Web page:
• Key value storage – Redis
  • Web server – Nginx
  • Web application server – Puma
  • Hosting – Amazon Web Services (AWS)

Web apps built with Ruby on Rails and its satellite tools will never fail you, as this framework is scalable, well performing, and secure. When such services as Airbnb, Salesforce, and GitHub increased in popularity and reached a critical mass of daily/monthly users, they swapped out a lot of tools for more extensive ones, but maintained the Ruby on Rails framework at their core.

Now that we’ve overviewed the main features that Trello offers to its users for free, calculated the approximate number of hours needed to implement each module of this functionality, and defined a possible technology stack, we should discuss a very interesting question: how does Trello make money?

What is Trello’s business model?

Trello uses a freemium business model – a combination of “free” and “premium.” According to this model, Trello offers its product with core functionality for free to a large number of users and sells its premium products to a smaller audience. Trello offers three paid options: Trello Gold, Trello Business Class, and Trello Enterprise. While each of these are more or less are similar to basic Trello, they offer a bit of additional functionality.

Trello Gold

Trello Gold includes the same features as basic Trello but plus some others that are just for fun and some others that are designed to improve productivity.

Among the fun add-ons, you can find over 800 standard emoji and dozens of stickers and backgrounds. If you want something a little more custom, you can even upload your own backgrounds and sticker packs.

With regard to productivity boosters, Trello Gold brings three power-ups (integrations with external apps) per board, 250MB attachment limits, and saved searches. For all these add-ons, Trello charges $5 per user per month or $45 per user per year. But you can also get Trello Gold for free by referring your friends.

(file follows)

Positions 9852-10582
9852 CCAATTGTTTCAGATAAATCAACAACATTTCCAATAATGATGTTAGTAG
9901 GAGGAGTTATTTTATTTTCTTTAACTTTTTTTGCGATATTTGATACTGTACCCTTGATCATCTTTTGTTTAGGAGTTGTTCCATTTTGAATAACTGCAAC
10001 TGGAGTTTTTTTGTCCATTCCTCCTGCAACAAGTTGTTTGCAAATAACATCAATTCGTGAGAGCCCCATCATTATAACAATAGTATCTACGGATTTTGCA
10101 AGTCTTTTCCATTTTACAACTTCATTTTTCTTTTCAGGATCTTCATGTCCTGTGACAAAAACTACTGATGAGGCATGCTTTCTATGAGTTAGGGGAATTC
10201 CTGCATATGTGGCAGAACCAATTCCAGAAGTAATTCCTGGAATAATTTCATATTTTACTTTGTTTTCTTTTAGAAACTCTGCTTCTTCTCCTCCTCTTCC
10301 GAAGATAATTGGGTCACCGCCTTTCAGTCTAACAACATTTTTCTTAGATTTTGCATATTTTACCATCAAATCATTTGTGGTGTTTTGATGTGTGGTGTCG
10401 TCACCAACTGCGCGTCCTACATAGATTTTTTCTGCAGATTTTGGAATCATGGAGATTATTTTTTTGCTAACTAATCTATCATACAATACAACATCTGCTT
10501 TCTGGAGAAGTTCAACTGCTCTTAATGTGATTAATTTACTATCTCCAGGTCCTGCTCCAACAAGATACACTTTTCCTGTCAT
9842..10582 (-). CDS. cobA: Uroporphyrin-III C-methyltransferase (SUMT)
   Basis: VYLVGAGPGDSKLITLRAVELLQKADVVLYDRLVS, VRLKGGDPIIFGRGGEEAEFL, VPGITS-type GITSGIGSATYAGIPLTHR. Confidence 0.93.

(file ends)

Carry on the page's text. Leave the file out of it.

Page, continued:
Trello Business Class

Trello Business Class is intended for multi-user teams (up to 100 people). This option focuses on collaboration, communication, and sharing information more securely. To these ends, you get admin control over both private and public boards within your team, as well as the opportunity to manage who can create new boards. You can also restrict invitations from people outside the team and create outside observers who aren’t allowed to edit boards but can see them.

Trello Business Class also offers priority email support (within one business day), unlimited power-ups for all boards, and the ability to gather boards into groups (Board Collections), add members to Trello via Google accounts, deactivate members without losing data, and export data in JSON or CSV format with a single click.

Business teams can get all of these features for just $12.50 per team member per month, or $119.99 per team member per year. With this plan, however, the entire team has to be upgraded – it’s not possible to have part of your team on Business Class and the rest on some other tier.

Trello Enterprise

Trello Enterprise fully copies the features of Trello Business Class while adding additional security features that are essential for enterprise teams. Trello Enterprise offers advanced security with Two Factor Authentication (2FA) when team members sign in via new devices, and supports SAML 2.0 SSO to provide an additional layer of security for the whole team.

In addition to the above, Trello Enterprise offers priority phone support during business hours, a dedicated account manager to help with billing issues, and a single unified bill for all of a company’s Business Class teams. To find out how much it will cost to use Trello Enterprise, you must request a quota.

If you want to successfully compete with Trello, you need to develop features that Trello’s offerings currently lack. As such, we’ve prepared an estimate for implementing just the basic Trello functionality. This estimate is represented by an infographic that, in addition to the time estimates already states, contains such information as total number of hours, team roster, technology stack, and total price range for developing a basic Trello app.


If you have any great ideas about how to build a web app similar to Trello but better and want to know how much it would cost for us to develop it here at RubyGarage, just send us an email. We would be happy to provide you with an estimate!




Viktoria K.

Viktoria K.


Vlad V.

Vlad V.

Chief Executive Officer